Recently published analyses present a compelling scientific case for reduction in this altitude from 100km to 80km. These analyses combine data/modelling from a number of differing perspectives (latitudinal variations during solar cycles, theoretical lift coefficients for different size/configuration satellites ranging from cubesats to the International Space Station, perigee/apogee elliptical analysis of actual satellite orbital lifetimes etc) to a level that has never been done before in relation to this issue. They also provide an accurate overview of some of the historical arguments and inadvertent misrepresentations of Karman’s actual analyses and conclusions from over half a century ago.
FAI has therefore been in contact with the International Astronautical Federation (IAF) to propose that an international workshop is held during 2019 to fully explore this issue with input and participation from the astrodynamics and astronautical community.
Such a seminar, to be held under joint FAI/IAF auspices, would enable discussion from a wide range of professionals with relevant expertise to analyse and discuss the issue and possible redefinition of the altitude used by international organisations including FAI to recognise human spaceflights.
If the findings lead to a redefinition of the boundary of space as it is in use by international organisations, FAI would review any performances made between today’s statement and the date of implementation of the revised definition in order to ensure that these performances already take into consideration the findings as they exist today.
In promoting an upcoming flight test of Virgin Galactic’s SpaceShipTwo that is intended to reach space, Richard Branson has set up a straw man as a critic that he will gleefully knock down should the vehicle lands safely back on Runway 12-30 in Mojave later this month.
“I obviously would love to prove our critics wrong, and I’m reasonably confident that before Christmas, we will do so,” he told CNN’s Rachel Crane in a video interview.
Richard Branson is ramping up the hype again for his human spaceflight program.
CNN is here at the Mojave Air and Space Port today, doing live reports from Virgin Galactic’s FAITH facility, where the company builds and preps SpaceShipTwo and its mothership, WhiteKnightTwo, for flights.
And Branson is predicting SpaceShipTwo will fly to some definition of space by Christmas. That means they will drop the vehicle and light the engine for roughly 1 minute for the first time in an effort to reach at least 50 miles (80.46 km/264,000 ft) in altitude.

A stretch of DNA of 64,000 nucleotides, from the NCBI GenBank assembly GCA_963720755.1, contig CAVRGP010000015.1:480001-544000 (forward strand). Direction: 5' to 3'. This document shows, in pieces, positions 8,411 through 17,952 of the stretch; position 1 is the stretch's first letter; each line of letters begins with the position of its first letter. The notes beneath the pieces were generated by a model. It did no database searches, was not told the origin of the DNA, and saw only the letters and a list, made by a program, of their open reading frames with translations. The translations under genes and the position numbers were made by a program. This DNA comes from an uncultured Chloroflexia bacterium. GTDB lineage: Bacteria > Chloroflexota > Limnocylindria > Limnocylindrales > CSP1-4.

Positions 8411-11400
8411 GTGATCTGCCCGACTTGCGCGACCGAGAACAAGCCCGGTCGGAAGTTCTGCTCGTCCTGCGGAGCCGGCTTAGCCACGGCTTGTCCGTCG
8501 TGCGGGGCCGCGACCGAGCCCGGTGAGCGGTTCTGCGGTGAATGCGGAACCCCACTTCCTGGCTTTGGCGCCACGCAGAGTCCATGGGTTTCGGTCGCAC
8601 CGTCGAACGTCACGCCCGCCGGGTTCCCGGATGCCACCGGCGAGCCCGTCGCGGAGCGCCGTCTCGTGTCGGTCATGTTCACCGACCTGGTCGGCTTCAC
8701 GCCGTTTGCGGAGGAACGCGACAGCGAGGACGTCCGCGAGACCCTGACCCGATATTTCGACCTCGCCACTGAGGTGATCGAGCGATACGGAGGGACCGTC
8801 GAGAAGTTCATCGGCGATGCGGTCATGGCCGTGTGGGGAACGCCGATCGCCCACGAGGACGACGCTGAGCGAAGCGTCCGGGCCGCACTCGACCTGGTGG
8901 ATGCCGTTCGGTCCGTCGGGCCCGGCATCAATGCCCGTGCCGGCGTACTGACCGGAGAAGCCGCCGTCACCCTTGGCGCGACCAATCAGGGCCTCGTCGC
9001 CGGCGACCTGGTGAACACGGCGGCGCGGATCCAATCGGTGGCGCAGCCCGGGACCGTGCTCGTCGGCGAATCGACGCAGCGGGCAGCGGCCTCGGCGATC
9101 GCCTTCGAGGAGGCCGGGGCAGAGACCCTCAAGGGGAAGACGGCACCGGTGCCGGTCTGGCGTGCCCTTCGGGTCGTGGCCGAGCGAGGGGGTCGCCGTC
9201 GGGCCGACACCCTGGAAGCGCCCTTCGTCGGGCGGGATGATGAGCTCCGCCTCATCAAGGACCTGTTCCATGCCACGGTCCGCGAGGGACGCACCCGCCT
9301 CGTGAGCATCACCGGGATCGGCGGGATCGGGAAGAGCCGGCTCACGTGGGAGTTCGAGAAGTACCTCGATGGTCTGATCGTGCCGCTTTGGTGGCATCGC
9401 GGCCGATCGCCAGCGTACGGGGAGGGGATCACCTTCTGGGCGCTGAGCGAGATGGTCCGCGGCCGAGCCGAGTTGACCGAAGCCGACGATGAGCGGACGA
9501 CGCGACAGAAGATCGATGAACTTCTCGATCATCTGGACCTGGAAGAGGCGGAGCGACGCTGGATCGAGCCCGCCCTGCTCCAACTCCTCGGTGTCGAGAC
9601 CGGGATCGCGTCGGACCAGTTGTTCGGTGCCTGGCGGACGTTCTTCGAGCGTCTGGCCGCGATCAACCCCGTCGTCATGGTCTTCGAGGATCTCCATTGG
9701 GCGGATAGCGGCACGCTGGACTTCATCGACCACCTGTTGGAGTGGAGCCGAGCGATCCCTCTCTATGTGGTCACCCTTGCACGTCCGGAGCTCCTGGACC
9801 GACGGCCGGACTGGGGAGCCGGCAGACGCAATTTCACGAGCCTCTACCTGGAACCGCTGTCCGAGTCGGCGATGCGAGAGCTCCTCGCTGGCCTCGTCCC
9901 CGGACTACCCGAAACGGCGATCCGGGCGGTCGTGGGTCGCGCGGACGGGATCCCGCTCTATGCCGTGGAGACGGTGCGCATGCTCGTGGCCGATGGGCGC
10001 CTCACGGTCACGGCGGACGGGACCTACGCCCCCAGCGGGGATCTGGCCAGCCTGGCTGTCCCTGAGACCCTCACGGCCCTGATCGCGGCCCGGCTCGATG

We’ve all heard this before, of course. Branson was publicizing the hell out of SpaceShipTwo back in fall 2014, predicting he would be in space on the first commercial flight within months. Then they would start flying more than 700 people who signed up. (CNN says the number is now down to about 600.)
Then SpaceShipTwo Enterprise crashed during a flight test on Oct. 31, 2014, killing co-pilot Mike Alsbury. It took Virgin Galactic about three years to get back to the same point in the flight test program with the second vehicle, Unity.
It was the second major setback for the program. In 2007 — the year Branson predicted commercial service would begin — three engineers were killed in a test stand explosion. Redesigning the nitrous oxide tank they were testing took years.
After more than a decade of delays and two fatal accidents, another space mogul might let the pilots fly the vehicle and hype the results afterward. But, that’s not the way Branson rolls. So, CNN is here today to preview the flight.
Branson is hyping an actual planned test this time. Barring any problems in the weeks ahead, we will see a flight before Dec. 21. At that point, everyone will take off for the Christmas and New Year’s holidays, and the spaceport will become virtually a ghost town.
Virgin Galactic Chief Pilot David Mackay and test pilot Mark Stucky have flown the previous powered flights. I’m guessing they’ll be in the cockpit again this time for the program’s most challenging and dangerous test to date.
SpaceShipTwo Unity last flew four months ago. During its third powered flight on July 26, the vehicle reached 170,800 ft. (52 km/32.3 miles) and Mach 2.47 after firing its engine for 42 seconds.
Since the last flight test, engineers have been wrestling with several unidentified problems that were discovered on SpaceShipTwo.